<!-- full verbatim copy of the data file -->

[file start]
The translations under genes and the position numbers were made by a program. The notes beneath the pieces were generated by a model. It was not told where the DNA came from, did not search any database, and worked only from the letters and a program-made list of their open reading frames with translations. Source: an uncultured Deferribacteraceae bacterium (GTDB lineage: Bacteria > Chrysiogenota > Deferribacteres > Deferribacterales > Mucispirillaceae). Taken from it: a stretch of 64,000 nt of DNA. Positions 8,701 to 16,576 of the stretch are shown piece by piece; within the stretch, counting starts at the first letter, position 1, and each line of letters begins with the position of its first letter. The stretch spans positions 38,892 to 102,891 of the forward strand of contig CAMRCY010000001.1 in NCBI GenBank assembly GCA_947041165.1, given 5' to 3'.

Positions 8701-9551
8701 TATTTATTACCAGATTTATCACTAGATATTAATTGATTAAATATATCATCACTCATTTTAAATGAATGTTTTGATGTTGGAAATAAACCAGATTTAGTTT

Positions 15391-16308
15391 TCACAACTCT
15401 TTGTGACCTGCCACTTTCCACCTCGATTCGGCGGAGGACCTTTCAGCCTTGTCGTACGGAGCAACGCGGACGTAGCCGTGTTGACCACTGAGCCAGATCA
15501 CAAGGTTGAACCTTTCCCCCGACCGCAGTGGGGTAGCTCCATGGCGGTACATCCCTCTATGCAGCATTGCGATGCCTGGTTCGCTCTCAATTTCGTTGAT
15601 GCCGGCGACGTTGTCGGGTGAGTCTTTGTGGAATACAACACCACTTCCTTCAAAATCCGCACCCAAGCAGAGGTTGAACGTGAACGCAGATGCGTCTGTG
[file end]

The translations under genes and the position numbers were made by a program. The notes beneath the pieces were generated by a model. It was not told where the DNA came from, did not search any database, and worked only from the letters and a program-made list of their open reading frames with translations. Source: an uncultured Deferribacteraceae bacterium (GTDB lineage: Bacteria > Chrysiogenota > Deferribacteres > Deferribacterales > Mucispirillaceae). Taken from it: a stretch of 64,000 nt of DNA. Positions 8,701 to 16,576 of the stretch are shown piece by piece; within the stretch, counting starts at the first letter, position 1, and each line of letters begins with the position of its first letter. The stretch spans positions 38,892 to 102,891 of the forward strand of contig CAMRCY010000001.1 in NCBI GenBank assembly GCA_947041165.1, given 5' to 3'.

Positions 8701-9551
8701 TATTTATTACCAGATTTATCACTAGATATTAATTGATTAAATATATCATCACTCATTTTAAATGAATGTTTTGATGTTGGAAATAAACCAGATTTAGTTT

Positions 15391-16308
15391 TCACAACTCT
15401 TTGTGACCTGCCACTTTCCACCTCGATTCGGCGGAGGACCTTTCAGCCTTGTCGTACGGAGCAACGCGGACGTAGCCGTGTTGACCACTGAGCCAGATCA
15501 CAAGGTTGAACCTTTCCCCCGACCGCAGTGGGGTAGCTCCATGGCGGTACATCCCTCTATGCAGCATTGCGATGCCTGGTTCGCTCTCAATTTCGTTGAT
15601 GCCGGCGACGTTGTCGGGTGAGTCTTTGTGGAATACAACACCACTTCCTTCAAAATCCGCACCCAAGCAGAGGTTGAACGTGAACGCAGATGCGTCTGTG